Friday, October 17, 2008

Of Squigglies

If elected or appointed god, Nate Silver would scrap the squiggly, the dial-test graphs displaying audience reaction as used on CNN broadcasts of the presidential debates. Silver:

It's not that the squiggly lines aren't fun to watch. Rather, they're too much fun to watch. It's hard to avert your eyes from them. It's hard to separate your own, independent reaction from theirs. And it's certainly hard to integrate back into to the non-squiggly universe once you've gotten hooked on the squigglys.
He makes some reasonable points, but Daniel Davies is not convinced and speaks adoringly of the squiggly:
I love the crawler and think that it really helps you understand what’s going on in the debates – in particular, it helps you take one step back from your own prejudices. It’s also just about the only input into debate commentary that comes more or less unmediated; the anonymous “undecided” focus group participants might be dumb or irrational, but they’re at least not pushing an agenda.
I agree with Davies on this and disagree with Silver; I have no trouble separating my reaction from the reaction I see registered onscreen, and in fact I find it fascinating, as Davies does, to see what lines of argument succeed and fail at duping convincing people.

That being so, there's a defect in the system I'd like to see corrected. Participants turn the dial to indicate either approval or disapproval, but this creates ambiguity. Suppose John McCain says something idiotic in a debate, such as the following:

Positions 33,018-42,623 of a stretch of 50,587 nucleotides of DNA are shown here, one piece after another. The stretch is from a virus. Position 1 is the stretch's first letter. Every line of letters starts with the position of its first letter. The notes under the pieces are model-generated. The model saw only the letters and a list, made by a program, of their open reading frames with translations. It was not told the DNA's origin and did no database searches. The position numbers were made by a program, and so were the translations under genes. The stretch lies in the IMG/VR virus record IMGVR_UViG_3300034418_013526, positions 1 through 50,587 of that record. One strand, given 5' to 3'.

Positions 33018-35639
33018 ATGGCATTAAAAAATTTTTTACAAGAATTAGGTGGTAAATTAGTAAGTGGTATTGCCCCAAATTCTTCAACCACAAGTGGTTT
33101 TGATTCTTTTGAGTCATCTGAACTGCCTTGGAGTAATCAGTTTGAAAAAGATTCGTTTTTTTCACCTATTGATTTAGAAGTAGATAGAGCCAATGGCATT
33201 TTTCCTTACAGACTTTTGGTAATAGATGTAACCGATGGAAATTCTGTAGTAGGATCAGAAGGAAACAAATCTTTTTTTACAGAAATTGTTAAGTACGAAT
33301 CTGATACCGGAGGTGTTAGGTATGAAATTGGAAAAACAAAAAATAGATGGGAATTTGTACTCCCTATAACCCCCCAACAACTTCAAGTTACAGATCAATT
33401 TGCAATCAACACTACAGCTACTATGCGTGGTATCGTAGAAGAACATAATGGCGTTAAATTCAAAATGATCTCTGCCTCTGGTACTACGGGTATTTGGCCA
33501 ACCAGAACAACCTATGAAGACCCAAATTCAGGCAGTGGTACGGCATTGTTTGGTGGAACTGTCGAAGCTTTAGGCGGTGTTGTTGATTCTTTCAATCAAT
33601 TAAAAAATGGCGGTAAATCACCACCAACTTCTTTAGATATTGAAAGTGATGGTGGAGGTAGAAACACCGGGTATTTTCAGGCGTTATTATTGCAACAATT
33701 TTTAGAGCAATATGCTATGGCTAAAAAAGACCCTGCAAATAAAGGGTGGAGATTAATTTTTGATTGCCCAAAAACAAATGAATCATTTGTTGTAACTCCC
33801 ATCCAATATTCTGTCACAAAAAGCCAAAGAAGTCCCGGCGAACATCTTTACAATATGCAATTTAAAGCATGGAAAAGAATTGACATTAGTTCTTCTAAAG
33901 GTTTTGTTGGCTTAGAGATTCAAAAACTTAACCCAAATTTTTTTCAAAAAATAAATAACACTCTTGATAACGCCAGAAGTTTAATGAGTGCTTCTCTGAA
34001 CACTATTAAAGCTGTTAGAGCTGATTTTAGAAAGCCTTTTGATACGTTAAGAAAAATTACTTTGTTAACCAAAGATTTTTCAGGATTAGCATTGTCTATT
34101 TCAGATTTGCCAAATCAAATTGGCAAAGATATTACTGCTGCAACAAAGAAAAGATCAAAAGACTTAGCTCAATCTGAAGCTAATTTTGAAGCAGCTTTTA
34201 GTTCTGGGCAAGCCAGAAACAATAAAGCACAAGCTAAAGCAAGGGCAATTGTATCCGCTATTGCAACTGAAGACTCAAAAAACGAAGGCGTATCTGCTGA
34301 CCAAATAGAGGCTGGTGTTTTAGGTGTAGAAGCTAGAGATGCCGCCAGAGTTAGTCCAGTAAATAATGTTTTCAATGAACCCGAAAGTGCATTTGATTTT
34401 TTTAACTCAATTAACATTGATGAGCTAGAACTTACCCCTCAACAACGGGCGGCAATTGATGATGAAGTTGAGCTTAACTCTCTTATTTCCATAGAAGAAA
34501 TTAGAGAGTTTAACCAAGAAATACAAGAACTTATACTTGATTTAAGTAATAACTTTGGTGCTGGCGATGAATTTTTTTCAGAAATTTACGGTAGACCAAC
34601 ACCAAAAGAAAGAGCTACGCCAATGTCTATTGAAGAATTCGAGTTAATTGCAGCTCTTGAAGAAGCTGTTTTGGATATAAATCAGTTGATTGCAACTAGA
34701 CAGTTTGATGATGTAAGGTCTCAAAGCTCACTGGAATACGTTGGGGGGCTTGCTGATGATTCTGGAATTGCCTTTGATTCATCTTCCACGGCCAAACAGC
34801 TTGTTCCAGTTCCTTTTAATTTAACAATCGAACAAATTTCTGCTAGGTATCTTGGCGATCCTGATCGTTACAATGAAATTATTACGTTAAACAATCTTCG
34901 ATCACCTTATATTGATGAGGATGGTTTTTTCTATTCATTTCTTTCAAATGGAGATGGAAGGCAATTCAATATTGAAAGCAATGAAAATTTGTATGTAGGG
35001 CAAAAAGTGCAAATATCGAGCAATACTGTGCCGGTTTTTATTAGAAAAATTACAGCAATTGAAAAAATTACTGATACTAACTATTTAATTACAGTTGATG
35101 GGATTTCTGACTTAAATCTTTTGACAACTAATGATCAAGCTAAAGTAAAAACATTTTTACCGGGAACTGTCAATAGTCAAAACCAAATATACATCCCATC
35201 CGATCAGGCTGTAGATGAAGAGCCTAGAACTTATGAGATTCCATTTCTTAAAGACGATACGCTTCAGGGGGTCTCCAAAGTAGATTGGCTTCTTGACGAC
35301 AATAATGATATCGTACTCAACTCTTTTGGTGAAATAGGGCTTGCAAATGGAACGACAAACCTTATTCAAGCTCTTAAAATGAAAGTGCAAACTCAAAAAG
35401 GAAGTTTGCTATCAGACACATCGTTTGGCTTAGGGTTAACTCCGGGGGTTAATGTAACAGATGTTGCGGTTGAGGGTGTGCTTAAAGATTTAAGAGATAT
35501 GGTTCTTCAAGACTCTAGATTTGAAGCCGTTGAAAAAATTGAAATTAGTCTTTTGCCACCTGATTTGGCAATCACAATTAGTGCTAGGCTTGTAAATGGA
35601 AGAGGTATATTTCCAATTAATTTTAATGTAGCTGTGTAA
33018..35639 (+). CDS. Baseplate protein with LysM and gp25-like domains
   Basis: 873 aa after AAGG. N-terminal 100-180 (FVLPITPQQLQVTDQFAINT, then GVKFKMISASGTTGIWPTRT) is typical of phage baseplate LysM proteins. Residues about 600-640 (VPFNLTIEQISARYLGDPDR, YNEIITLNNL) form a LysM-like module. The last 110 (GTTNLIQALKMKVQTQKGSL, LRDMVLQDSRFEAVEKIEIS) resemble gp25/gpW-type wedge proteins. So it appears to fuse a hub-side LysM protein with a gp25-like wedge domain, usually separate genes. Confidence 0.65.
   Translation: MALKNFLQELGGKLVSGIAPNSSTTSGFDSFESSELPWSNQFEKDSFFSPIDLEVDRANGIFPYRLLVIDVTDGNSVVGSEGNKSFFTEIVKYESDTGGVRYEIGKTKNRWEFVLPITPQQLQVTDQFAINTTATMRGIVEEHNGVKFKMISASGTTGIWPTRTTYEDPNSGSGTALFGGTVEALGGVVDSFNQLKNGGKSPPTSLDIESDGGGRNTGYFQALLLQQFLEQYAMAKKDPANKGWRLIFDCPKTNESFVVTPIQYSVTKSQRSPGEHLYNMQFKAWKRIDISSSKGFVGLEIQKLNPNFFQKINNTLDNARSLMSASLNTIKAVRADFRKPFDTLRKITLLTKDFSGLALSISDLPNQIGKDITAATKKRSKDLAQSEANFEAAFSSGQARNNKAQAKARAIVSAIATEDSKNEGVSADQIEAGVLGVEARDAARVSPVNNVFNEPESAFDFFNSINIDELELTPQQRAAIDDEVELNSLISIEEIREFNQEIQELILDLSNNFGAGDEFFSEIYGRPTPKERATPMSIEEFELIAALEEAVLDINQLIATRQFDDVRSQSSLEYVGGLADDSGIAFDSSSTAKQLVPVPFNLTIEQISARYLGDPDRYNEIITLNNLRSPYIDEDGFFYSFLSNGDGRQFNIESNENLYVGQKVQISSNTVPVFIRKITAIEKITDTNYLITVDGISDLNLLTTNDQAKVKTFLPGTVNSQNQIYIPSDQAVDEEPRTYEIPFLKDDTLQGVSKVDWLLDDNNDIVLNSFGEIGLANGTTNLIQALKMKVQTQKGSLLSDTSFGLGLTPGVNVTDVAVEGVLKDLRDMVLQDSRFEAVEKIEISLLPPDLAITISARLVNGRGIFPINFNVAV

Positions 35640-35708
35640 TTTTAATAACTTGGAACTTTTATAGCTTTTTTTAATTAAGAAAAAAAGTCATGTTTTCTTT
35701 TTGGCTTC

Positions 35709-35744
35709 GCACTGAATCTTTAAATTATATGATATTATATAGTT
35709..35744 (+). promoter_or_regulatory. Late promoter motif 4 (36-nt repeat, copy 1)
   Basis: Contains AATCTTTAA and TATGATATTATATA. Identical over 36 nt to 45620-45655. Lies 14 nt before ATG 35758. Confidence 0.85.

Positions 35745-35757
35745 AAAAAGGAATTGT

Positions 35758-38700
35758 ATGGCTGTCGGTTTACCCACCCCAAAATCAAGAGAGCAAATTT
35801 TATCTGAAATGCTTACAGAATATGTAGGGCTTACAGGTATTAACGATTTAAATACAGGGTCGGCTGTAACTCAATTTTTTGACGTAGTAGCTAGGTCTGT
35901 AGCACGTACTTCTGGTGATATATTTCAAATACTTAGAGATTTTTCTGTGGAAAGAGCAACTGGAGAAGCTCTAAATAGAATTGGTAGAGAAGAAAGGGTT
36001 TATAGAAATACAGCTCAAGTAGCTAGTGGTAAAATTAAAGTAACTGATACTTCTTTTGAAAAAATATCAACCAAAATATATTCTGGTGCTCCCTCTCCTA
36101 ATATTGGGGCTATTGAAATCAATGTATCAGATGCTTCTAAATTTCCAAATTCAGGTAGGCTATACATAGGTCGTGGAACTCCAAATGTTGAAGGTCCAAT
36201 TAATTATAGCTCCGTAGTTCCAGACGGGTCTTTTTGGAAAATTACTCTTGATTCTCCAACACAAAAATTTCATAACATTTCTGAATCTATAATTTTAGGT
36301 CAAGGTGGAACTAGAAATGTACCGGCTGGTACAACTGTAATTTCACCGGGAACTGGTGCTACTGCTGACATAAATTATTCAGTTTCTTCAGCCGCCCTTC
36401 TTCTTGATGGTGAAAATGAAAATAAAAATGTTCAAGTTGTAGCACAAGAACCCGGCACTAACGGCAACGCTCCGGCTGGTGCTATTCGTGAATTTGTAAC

I want Joe the plumber to spread that wealth around. You [indicating Obama] told him you wanted to spread the wealth around. The whole premise behind Sen. Obama's plans are class warfare, let's spread the wealth around.
If the dials turn to "disapprove" here, what's being disapproved? That McCain's attack is unfair, baseless, detractive? Or is the audience signaling agreement with the attack and disapproving along with McCain in the terrible, horrible, no good, very bad prospect of "class warfare" that doesn't favor the wealthy? It's genuinely unclear.

Toward resolving this, I heartily second a recommendation made by Matt Yglesias:
[W]hy do the dial as a positive-negative axis rather than an Obama-McCain axis? The way they do it makes it very hard to interpret what’s happening when McCain attacks Obama and the dial goes negative. Does that mean the attack is working or that it’s backfiring?
This makes a lot of sense: turn the dial one way to indicate that what's being said inclines you to support candidate A, turn it the other way to indicate what's being said inclines you to support candidate B. It's slightly subtler than approve/disapprove or positive/negative, perhaps, but I think it's well within the capabilities of people, even the utter lunkheads undecided voters who participate in these measurements.

1 comment:

Lirone said...

This squiggly sounds very dubious to me given that people are known to be swayed by what they believe their peers are thinking - it seems designed to distort views.